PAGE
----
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Metal Education

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INTRODUCTION

Precious
metals

have been the centrepiece for adornments throughout history. Silver and Gold have been admired as jewellery and décor. While Gold takes the spotlight, silver, platinum, palladium are quite popular as well. The history of Gold finds its link to money which in course of time was replaced by currency, as we know of today; the Gold Standard was fixed that determined the value of their currencies in terms of a specified amount of gold.

GOLD

The word ‘gold’ comes from the Old English word “geolu” which means yellow. From the very beginning gold attracted civilizations all over the world. It has been treasured as an object of desire and beauty. Due to its golden color it often played an important role in Mythology and is considered a prized possession till date.

GOLD FACTS

49% of the total gold mined is used in manufacture of jewellery, rest being used for industrial purposes. 187,200 tonnes of gold has already been mined and yet it is believed that 80% of the total gold in the world still remains unearthed.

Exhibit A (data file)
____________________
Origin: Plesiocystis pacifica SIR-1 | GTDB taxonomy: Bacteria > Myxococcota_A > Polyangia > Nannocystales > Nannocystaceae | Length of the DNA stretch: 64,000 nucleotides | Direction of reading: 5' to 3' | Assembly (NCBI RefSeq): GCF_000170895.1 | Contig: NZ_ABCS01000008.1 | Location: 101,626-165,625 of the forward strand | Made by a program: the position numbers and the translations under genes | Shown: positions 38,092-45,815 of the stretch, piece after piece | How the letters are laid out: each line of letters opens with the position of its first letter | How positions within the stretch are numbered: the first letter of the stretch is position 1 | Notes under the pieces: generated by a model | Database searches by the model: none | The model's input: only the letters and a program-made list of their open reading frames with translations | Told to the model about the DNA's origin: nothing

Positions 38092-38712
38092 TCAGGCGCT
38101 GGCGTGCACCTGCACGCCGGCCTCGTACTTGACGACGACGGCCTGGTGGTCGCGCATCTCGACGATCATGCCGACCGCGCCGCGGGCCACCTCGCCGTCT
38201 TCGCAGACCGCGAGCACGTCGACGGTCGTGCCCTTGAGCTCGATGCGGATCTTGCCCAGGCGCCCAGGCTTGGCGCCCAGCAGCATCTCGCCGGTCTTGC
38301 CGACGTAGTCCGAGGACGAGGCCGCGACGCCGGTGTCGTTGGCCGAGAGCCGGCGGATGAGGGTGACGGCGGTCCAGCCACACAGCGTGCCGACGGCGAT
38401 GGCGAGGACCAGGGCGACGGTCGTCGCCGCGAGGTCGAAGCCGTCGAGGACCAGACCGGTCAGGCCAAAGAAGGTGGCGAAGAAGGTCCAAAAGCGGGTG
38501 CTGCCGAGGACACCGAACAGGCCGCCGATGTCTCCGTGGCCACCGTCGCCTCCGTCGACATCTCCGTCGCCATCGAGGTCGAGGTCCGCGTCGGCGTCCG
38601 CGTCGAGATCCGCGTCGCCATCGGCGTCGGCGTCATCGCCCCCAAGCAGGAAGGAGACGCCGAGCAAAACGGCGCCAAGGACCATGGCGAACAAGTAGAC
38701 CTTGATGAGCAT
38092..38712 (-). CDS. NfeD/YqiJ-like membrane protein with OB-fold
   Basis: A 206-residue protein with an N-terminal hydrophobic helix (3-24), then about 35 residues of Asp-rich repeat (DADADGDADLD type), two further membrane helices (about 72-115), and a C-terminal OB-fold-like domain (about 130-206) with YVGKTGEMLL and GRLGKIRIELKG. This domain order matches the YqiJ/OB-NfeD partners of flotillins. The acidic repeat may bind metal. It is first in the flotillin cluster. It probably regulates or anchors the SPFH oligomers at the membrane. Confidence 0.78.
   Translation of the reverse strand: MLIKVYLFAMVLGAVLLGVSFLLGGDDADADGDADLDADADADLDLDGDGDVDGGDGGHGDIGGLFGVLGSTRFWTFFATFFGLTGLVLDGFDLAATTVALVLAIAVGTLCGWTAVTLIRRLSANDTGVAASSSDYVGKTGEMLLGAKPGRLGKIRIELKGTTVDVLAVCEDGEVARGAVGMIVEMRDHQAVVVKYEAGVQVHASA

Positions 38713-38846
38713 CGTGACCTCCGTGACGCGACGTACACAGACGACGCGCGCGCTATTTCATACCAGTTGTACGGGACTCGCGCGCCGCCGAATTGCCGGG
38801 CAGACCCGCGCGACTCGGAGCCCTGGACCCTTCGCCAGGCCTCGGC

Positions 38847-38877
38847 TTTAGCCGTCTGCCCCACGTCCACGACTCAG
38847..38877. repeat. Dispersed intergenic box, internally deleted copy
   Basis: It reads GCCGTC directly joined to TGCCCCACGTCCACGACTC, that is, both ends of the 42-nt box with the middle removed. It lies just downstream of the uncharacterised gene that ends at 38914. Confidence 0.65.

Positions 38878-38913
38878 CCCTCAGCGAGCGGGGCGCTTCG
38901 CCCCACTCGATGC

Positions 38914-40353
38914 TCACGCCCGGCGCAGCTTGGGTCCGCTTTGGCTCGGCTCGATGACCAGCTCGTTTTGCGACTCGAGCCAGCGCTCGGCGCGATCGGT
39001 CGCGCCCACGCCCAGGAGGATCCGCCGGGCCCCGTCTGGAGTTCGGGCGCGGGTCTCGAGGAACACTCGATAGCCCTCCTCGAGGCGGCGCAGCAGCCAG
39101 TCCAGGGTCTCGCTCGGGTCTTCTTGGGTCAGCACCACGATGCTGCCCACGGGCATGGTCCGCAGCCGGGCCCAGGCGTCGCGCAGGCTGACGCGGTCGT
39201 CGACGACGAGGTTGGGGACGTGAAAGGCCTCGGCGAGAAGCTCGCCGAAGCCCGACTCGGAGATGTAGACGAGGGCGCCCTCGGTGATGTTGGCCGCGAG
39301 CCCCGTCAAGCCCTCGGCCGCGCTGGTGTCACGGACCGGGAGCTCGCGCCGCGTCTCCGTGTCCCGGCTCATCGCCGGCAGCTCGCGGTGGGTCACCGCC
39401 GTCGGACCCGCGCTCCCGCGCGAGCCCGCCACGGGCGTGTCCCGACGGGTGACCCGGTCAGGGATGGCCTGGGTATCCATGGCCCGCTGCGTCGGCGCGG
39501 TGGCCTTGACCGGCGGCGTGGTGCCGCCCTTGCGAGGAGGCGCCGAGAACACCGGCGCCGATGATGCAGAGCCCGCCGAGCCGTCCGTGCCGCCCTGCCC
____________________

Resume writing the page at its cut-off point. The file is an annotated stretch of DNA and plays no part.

Yellow is the most popular color in gold, even though gold is available in a diverse palette. The use of alloys with 24 karat gold makes it more durable, as gold’s malleability makes it very soft, this alloying practice is also used to change its color.

24 karat is pure malleable gold and is not used in jewellery. While 22 karat and 18 karat is most commonly used in India, 14 karat, 10 karat and even 9 karat is used in European and other countries.

Every price of jewellery is stamped with its purity, hallmarking logo, brand name and year of hallmarking, which enables the customer to exchange or sell the product later and also for the jeweller as it helps them recognize their manufacturing.

Hallmarking ensures that the product in question is manufactured in the exact karat weight that it claims to be made of. The alloys used commonly to change the caratage and color of gold are copper, nickel, silver, zinc, palladium and manganese.

SHADES OF GOLD

Differently colored gold is as pure and real as its yellow counterparts. Pure gold being too soft for jewellery is mixed with alloys to gives it the durability it requires. Each metal color lends its color turning its original color to various shades of white, pink, red, green and the like. Nickel and silver are used for white gold, while copper is used for pink and silver for green. The shades of yellow gold can also vary with the alloys used for its various karat weights. The figure shows the various color palettes of gold.

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